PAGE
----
Filling the Bucket (List) – Our Last Day in Amman

Jordan Day Two

Our next day we were scheduled to visit Jarash, the most complete Greco-Roman city in the world.  Jarash was first established as a city in 70 AD.  As with all tourist sites, you must first “Run the Gauntlet” of vendors selling souvenirs.  They will yell out the prices as you walk by and implore you to “just look, no cost to look!” 

Now I will teach you the MOST IMPORTANT Arabic phrase you can ever learn….La, Shokran.  It means, “No, Thank you.” If you master this phrase well enough, with the right accent, you will have no issues with the vendors.  I found it to work spectacularly well throughout our entire trip with one small exception later on. 

Next we moved on to the partially reconstructed Hippodrome. Its easy to imagine the excitement of the chariot races taking place right here.  In fact, they are still run as tourist attractions (although not on the day we were there) and the Hippodrome itself is under reconstruction. 

We then stopped by an ancient olive oil press, with the pressing stone still in place! Shortly we arrived at the Oval Plaza, a massive open area with huge colonnades leading from the gates to the Amphitheater and the temples.

We headed up to the South Theater where I stopped a moment to sing “Amazing Grace” with the Jordanian bagpiper.  This is one of those things that I probably would never have done at home, but wow was it cool!  There are still performances and music festivals held here today!

We then moved along to marvel at the incredibly preserved mosaic floor on a church floor before climbing up to the temple of Artemis.  Here we stopped to feel the swaying pillar…some of us could feel it, some could not…but we all saw the spoon move that our guide put in the crack to show us the movement. 

The view from the Temple of Artemis over Jerash was incredible.  There is no doubt why it was chosen as a place of worship. 

We then headed back towards the entrance using the Colonnaded Street.  Along the way our guide pointed out the large Nymphaeum that was fed by the aqueduct system.

We made a brief visit to the Zeus museum, which is small but pretty cool!

And then it was back in the bus to head to lunch!  We stopped at a local restaurant for  a quick bread (pita) making demonstration in the brick oven, then moved on to the restaurant for another yummy, traditional Jordanian lunch of salad (when they say salad in most of the Middle East, they mean things like hummus, moutabal ), a chicken dish, a beef dish and a lamb dish, and of course, fries. 

After lunch we moved on to Ajloun Castle, built in 1184 to control the traffic along the road between Damascus and Egypt. Prior to visiting the actual castle, we stopped at the gift shop/restaurant at the base. There we had a lovely cup of tea and each got our names written in the Arabic language.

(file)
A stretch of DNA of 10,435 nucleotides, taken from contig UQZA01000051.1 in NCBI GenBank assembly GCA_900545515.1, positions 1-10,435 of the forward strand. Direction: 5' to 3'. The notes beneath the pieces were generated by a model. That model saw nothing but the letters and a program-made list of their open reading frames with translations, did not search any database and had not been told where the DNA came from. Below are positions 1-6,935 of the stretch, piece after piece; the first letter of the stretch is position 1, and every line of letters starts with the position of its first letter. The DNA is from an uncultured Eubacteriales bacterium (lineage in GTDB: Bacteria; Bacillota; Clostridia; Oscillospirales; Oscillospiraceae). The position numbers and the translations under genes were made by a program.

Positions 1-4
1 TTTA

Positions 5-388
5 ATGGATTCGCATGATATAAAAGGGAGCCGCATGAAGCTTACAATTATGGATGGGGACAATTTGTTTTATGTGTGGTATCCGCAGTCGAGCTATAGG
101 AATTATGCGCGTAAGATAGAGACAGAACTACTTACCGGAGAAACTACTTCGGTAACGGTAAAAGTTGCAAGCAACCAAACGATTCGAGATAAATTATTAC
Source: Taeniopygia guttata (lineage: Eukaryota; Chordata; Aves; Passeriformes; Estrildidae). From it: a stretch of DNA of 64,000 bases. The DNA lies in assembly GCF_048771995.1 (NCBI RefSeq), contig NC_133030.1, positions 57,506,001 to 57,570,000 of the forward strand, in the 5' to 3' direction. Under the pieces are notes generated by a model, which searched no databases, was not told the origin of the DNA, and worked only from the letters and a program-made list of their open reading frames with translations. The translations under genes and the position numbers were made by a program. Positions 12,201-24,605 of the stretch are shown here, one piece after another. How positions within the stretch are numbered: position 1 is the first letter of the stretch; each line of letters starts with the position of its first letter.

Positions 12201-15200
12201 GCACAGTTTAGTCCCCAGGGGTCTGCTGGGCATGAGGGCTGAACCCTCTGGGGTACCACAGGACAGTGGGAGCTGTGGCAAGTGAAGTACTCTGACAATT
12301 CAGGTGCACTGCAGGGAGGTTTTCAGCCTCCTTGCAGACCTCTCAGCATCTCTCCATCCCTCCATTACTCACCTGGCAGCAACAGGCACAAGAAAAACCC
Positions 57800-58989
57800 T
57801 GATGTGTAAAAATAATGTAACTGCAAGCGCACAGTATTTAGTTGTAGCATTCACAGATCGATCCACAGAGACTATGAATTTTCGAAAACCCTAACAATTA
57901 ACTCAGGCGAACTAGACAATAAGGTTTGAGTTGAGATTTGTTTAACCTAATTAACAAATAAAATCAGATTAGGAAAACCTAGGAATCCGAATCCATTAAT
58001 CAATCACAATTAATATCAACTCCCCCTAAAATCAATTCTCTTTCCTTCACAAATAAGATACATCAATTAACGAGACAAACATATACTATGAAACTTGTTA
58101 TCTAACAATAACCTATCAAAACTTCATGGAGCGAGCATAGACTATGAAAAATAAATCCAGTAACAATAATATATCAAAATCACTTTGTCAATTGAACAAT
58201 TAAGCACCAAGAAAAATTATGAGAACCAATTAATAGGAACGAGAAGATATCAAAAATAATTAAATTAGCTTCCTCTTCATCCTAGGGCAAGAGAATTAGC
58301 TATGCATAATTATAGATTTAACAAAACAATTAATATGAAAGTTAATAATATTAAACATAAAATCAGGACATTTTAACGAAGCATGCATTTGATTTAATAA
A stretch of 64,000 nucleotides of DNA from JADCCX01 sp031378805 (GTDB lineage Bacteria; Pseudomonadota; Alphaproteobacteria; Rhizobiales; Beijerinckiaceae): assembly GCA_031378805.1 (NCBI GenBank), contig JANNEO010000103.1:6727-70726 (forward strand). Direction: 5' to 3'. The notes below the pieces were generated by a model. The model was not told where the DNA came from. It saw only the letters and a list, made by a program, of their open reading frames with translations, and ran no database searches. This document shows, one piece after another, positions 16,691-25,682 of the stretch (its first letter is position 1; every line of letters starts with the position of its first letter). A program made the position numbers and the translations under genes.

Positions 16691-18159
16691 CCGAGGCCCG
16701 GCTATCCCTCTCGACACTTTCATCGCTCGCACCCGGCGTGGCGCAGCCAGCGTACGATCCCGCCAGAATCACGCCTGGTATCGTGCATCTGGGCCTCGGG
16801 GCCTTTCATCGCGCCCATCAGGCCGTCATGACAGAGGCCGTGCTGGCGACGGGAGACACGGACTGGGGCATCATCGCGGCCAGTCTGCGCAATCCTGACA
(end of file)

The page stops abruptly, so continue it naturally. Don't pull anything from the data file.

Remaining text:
Then, we were going to take the bus up to the top of the hill that the castle was on…see? Giant Hill!

But two of the ladies decided that they wanted to walk up instead so they could get some exercise…well. As the youngest in the tour group, I enthusiastically offered to join them. How hard could it be, right?

Well here I am, texting my children my final goodbyes. Wow! Between the hill and the temperature, it was rough! But I made it, only to be faced with this brilliant castle…and about seven thousand stairs to climb!

Well maybe not seven thousand, but there were a bunch of stairs! However, the view from the top was worth it! The Jordan Valley is laid out beneath it, and it is said that on a clear day, you can see all the way to Tel Aviv!

After our visit to this castle, it was back to the hotel in Amman to get ready for our Home Hosted dinner. If I am being honest, I was not looking forward to this. It’s always kind of awkward going into someone else’s home and asking them a bunch of questions about their lives, and then asking to be fed.

However, the family we visited that night in Jordan were absolutely lovely! The food was spectacular and I was able to try some Jordanian wine and a Jordanian digestif that tasted like Ouzo!

I was glad that I was able to try the wine, I had wanted to use our first day to take a winery tour as Jordanian wine is an up and coming product, but since we slept most of the day away that first morning, that really didn’t pan out. How were they? Well…drinkable. The vines are not quite back to biblical levels yet, but keep an eye on this region, it could be exiting in the future.

The next morning we checked out of our hotel and headed to Petra!!!!! I was so excited for this, I could barely contain myself! Stay tuned…we have cocktails in a tomb, a donkey ride, the Kings Highway, Mount Nebo…all before we even leave Jordan!

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